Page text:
by Colton Gutermuth
Former Texas Ranger Frank Hamer is famous for bringing Bonnie and Clyde, the notorious outlaws, to justice. This may have been Hamer’s most famous act, but his life was full of many other feats and accomplishments. Besides having a reputation for being deadly in a gunfight, Hamer was well known for his courage, toughness, marksmanship, and investigative skills. It is said that he was wounded 17 times and left for dead four times, but he seemed to survive.
Hamer killed his first man in 1900 when he was only 16 in an act of revenge. He and his little brother Harrison were working for rancher Dan McSwain, who approached Frank Hamer with an offer to kill a man for hire. but Frank refused, knowing it was wrong. Afraid he would go to the authorities, McSwain fired a shotgun into Frank’s back, wounding but not killing him. After recuperating, Hamer went back to the farm, confronting and taking the life of McSwain.
After that, the Frank Hamer legend took root. He was one part Texas ranch hand, and one part Texas gunslinger.
Hamer’s origins were fairly ordinary. He was born March 17, 1884, in Fairview, south of San Antonio, to a father who was a blacksmith. Frank and his five brothers grew up on a ranch, and four of the boys grew up to became Texas Rangers. As a young man, Frank had worked in his father’s shop and as a calf wrangler. He was very interested in history and studied Texas Rangers and native Indian tribes. Hamer attended school in Oxford, between Marble Falls and Mason—and made jokes claiming to be the only "Oxford-educated Ranger" in the service—though he quit school in the sixth grade. Even so, he demonstrated high levels of intelligence and photographic memory.
Hamer began to pursue his law enforcement career in 1905 when he tracked down and caught a horse thief, opening a door for his future endeavors. The local sheriff was impressed by Hamer’s skills and recommended him for the Texas Rangers.
The state’s open range became like another home to Hamer, who was a keen observer of nature and people. These were some of the attributes that arguably made Frank one of the best Rangers that Texas has ever seen. He joined Captain John H. Rogers' Company C in Alpine, Texas, on April 21, 1906, and began patrolling the Mexican border.
Two years later, at the age of 24, he resigned to become the city marshal in Navasota, an oil boomtown 70 miles from Houston, that had been overrun with violence and crime. Shootouts on the main street were so frequent at that time, in fact, that during the course of two years, at least a hundred people were killed. Lawmen did not typically last long there because they were either intimidated or bought off. Hamer, however, cleaned house and tamed the town.
In 1911, he went to nearby Houston for work in the Harris County sheriff's office. A subsequent move took him to Kimble County where he served as a livestock theft investigator. Hamer then rejoined the Rangers in 1915 and was assigned to patrol the South Texas border around Brownsville. After some time on the Rio Grande, though, Frank once again resigned from the law enforcement group to pick up a job as a range detective for the Texas and Southwestern Cattle Raisers Association.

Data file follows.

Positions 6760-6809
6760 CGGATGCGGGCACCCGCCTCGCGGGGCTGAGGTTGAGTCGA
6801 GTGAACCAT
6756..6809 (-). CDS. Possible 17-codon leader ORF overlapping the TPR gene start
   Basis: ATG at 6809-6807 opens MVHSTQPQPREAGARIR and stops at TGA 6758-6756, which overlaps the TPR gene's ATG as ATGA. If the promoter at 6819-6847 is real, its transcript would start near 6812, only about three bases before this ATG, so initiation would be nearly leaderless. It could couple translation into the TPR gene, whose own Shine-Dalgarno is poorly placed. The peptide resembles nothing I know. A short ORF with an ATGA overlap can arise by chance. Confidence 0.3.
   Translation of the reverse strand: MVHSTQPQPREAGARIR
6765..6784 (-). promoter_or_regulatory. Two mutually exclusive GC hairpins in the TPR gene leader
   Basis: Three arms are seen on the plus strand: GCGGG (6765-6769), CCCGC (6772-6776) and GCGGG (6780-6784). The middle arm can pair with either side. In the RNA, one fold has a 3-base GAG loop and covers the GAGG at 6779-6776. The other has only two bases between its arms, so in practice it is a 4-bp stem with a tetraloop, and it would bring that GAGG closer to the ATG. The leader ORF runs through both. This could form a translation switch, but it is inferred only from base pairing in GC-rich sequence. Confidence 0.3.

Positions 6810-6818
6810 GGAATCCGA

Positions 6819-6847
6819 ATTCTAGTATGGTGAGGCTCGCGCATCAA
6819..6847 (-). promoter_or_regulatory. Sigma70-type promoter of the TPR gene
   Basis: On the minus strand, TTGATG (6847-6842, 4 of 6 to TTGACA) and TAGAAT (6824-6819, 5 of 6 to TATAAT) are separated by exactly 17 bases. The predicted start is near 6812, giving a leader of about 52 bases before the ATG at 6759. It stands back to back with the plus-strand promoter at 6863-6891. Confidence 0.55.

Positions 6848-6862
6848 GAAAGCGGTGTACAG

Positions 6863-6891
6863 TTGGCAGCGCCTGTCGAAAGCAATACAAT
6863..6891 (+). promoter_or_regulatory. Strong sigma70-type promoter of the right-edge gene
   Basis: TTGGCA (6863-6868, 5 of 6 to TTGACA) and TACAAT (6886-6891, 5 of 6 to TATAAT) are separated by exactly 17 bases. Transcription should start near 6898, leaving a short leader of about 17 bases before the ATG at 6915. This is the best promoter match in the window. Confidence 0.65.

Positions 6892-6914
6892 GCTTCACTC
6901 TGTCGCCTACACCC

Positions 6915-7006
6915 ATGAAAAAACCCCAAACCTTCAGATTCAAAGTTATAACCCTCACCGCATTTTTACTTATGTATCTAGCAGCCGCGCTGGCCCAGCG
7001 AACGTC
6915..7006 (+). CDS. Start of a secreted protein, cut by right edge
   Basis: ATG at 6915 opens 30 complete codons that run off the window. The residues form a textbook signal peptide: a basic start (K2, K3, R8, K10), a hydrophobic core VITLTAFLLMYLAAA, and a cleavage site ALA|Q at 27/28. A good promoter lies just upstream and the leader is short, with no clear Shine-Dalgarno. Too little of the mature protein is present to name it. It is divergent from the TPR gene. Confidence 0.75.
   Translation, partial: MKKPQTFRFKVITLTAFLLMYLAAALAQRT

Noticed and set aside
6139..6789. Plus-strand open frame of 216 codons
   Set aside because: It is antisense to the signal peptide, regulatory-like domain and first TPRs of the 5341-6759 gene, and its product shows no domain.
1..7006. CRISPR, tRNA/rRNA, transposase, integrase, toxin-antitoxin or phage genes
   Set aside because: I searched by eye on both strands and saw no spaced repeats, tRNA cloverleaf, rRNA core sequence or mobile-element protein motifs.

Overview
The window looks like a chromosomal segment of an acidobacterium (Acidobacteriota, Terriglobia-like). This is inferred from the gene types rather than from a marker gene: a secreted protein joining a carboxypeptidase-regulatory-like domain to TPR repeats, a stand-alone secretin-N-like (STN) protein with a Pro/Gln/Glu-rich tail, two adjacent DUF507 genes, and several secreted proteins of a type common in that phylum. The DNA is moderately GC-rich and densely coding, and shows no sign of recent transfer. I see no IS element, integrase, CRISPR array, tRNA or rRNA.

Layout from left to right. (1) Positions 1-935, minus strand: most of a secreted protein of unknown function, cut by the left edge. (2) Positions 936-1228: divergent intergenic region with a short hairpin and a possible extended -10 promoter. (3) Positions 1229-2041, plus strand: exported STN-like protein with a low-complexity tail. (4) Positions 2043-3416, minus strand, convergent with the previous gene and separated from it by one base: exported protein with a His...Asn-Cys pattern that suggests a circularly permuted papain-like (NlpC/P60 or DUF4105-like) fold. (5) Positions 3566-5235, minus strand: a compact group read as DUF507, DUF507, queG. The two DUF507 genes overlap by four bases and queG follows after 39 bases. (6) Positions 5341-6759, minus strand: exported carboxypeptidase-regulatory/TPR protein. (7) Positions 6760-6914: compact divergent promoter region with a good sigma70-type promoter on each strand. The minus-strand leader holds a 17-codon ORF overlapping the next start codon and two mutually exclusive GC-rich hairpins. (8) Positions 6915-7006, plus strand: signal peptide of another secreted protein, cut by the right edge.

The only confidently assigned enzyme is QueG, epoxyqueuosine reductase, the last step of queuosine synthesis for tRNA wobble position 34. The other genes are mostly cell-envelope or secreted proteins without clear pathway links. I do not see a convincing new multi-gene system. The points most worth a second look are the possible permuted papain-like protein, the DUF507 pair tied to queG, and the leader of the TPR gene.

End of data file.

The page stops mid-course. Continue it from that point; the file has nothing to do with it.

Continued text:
At the age of 33, Hamer married a widow, Gladys Sims, who stood accused but never convicted of killing her late husband. Still, her past haunted the couple. On a family trip, the Hamers stopped in Sweetwater to buy gas, when they were ambushed by Gus McMeans, a former Texas Ranger and a relative of the slain ex-husband. Frank was wounded, but he shot McMeans through the heart.
Hamer eventually recovered and became a federal agent before once again taking up the Cinco peso and rejoining the Texas Rangers, entering the fray against the Ku Klux Klan. In 1930, he and a handful of Rangers were charged with protecting the trial of a black rape suspect, George Hughes, in Sherman. When a lynch mob headed for the courthouse, Hamer shot and wounded two rowdies, precipitating what became known as The Sherman Riot. Hamer’s gunplay enraged the mob, and they burned the courthouse and used dynamite to blow open the cell where Hughes was held. Hamer and the other lawmen escaped in a car, leaving the suspect at the mercy of the mob.
Hamer finally hung up his spurs two years later, retiring in 1932 when Governor Miriam “Ma” Ferguson moved to abolish the Rangers. Hamer retained the title of a senior ranger captain, but his retirement was short-lived.
Two years later, the state prison system hired the lawman to hunt down and bring Bonnie Parker and Clyde Barrow to justice—by any means necessary. Hamer joined forces with retired Ranger, Maney Gault, and the two tracked the criminal couple for the next hundred days. But there were obstacles. To many, Bonnie and Clyde were small-town heroes who stole money from the rich and gave it to the poor, so few would cooperate with the authorities.
The bandit pair were also homicidal maniacs who had been on a murderous two-year crime spree. Hamer studied the movements of the gang and found a certain pattern they seemed to follow, surmising that the outlaws moved in a circle around Dallas; Joplin, Missouri; and northwest Louisiana, making a point to stay close to state lines. Frank knew that Clyde was not going to be taken alive and understood what actions would be necessary to stop the pair. At 9:15 a.m. on May 23, 1934, Hamer and his posse ambushed the couple’s vehicle, instantly killing the duo inside.
The deaths of Bonnie and Clyde brought Hamer attention that he shied away from. In fact, the lawman didn’t even attend the Hamer-Gault Hero Day in Austin and refused any interviews about the Bonnie and Clyde investigation.
In his later year, the famous Ranger became a professional company strike-breaker. In 1953, Hamer suffered a stroke, and passed away two years later in his sleep, thus ending the story of a latter-day Texas gunslinger and lawman.